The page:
DOUGLAS − The Douglas City Council presented an annexation update at its March 22 special meeting at the city hall council chambers.
Xenia Gonzalez, the Neighborhood Resources & Grants director for the city of Douglas, stated the city should consider annexation as it provides boundaries, making the provision of city services easier and more efficient.
“It assures future development will be in accordance with the city’s development and building code standards,” she said. “It increases the assessed evaluation of the city. It increases the city’s population and as a result its shared state sales tax, motor vehicle fuel tax, revenue sharing of state income tax, federal revenue sharing, federal grants and local transportation assistance fund.”
Gonzalez noted that annexation also allows the city to collect property and sales tax from annexed parcels.
“Currently and for the next three years there are properties under the infrastructure grants that we might not see again,” she said. “We are not able to request assistance for those areas until they have been annexed into the city.”
On Aug. 14, 2019, the mayor and council established an annexation policy through a resolution encouraging annexation as allowed by state statute.
Gonzalez explained the annexation steps that include public notices, meetings and public hearings.
“As you all may recall we did attempt to annex Sunnyside/Bay Acres within the last year and a half to two years,” she said. “Our first annexation attempt was a great learning experience but unsuccessful. It taught us a lot. We learned the importance of prep time and the crucial role it plays when dealing with legally complicated processes such as this.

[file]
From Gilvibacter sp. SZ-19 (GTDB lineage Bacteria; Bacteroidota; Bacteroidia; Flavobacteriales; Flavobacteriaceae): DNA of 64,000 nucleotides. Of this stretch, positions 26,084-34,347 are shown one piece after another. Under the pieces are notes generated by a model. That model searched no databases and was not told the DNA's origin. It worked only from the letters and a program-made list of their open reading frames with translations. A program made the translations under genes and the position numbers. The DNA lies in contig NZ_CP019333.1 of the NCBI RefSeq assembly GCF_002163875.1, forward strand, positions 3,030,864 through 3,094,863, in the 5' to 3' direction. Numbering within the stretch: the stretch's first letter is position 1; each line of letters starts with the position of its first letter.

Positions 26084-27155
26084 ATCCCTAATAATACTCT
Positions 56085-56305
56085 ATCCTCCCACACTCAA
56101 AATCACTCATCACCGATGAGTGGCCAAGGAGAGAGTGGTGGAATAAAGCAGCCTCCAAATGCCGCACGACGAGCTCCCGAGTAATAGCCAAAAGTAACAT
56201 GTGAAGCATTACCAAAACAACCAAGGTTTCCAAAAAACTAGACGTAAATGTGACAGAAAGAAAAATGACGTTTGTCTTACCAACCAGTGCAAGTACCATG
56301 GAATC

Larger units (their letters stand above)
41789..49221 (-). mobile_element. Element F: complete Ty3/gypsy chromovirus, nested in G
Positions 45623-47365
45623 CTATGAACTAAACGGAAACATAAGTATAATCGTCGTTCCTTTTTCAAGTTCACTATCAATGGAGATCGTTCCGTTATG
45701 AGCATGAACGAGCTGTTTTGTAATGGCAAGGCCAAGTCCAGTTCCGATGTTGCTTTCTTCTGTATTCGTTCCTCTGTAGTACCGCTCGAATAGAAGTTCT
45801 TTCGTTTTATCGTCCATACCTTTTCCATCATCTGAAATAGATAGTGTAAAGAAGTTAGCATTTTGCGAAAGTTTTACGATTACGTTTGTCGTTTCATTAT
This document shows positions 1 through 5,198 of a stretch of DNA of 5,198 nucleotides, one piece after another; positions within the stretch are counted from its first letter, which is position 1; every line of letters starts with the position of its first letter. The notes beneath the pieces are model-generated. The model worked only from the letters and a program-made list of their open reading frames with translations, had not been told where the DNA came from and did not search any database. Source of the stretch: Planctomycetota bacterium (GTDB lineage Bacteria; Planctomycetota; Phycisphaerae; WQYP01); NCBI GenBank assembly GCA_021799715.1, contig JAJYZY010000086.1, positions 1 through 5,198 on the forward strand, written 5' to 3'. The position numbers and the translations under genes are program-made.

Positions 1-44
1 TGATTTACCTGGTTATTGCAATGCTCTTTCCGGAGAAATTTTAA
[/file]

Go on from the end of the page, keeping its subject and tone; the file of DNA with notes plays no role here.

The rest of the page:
“Through trial and error, we learned we have to track our progress to be as efficient as possible and we learned it is important to have good consistent outreach and communication between the city of Douglas and the communities that are to be annexed. We also learned that properly educating the community is crucial and misinformation is powerful.”
Gonzalez stated this time city staff is taking its time with the preparation phase, which will allow it to carefully craft a staggered annexation plan believed to have a higher chance of success.
Proposed annexation maps for the Westward reach out to the proposed port of entry site, Sunnyside Fire District/Bay Acres, Pirtleville and Northern Peak areas.
Gonzalez said resolutions will soon be brought before the City Council seeking authorization of the proposed annexation areas.
“What we need from you is what order annexation should be approached based on policy priority,” she said, adding they would need to basically start over when it comes to the proposed annexation of the Bay Acres area and that any previous signatures collected would not be accepted.
Mayor Donald Huish stated he would like to see realistic cost benefit analysis for each of these areas.
“I would feel more comfortable making decisions with that information at hand,” he said. “Some may be positive, some may be negative, but I think we need to look at that as stewards of our community to make sure that makes sense.
“This is a major undertaking. I don’t know how else to put it. This will affect this council and future councils but it’s our way of planning the future of Douglas. We need to do this in the right way and for the right reasons.”
In other action at the special meeting the city council approved the bid award in the amount of $952,921 to Layne Christensen Co. for continued rehabilitation of Well 14 located on the west side of the city near Oak Avenue and North County Hospital Road.
Background information on this item stated the city of Douglas is progressing with varying alternatives to provide additional water supply to the city’s municipal distribution system demands.
Well 14 was identified as a possible water source for the city and the city is nearing completion on the slip lining process for this well. Well 14 was completed in 1994 to a depth of 500 feet with 16-inch casing throughout but was decommissioned following several years of operation due to arsenic water quality issues.
This rehab will help to evaluate mechanical, hydraulic, and water quality data to determine the feasibility of bringing this well back online with an Arsenic Media Treatment Process.
The city is seeking a 50% grant reimbursement from USDA Rural Development for the completion of this rehabilitation.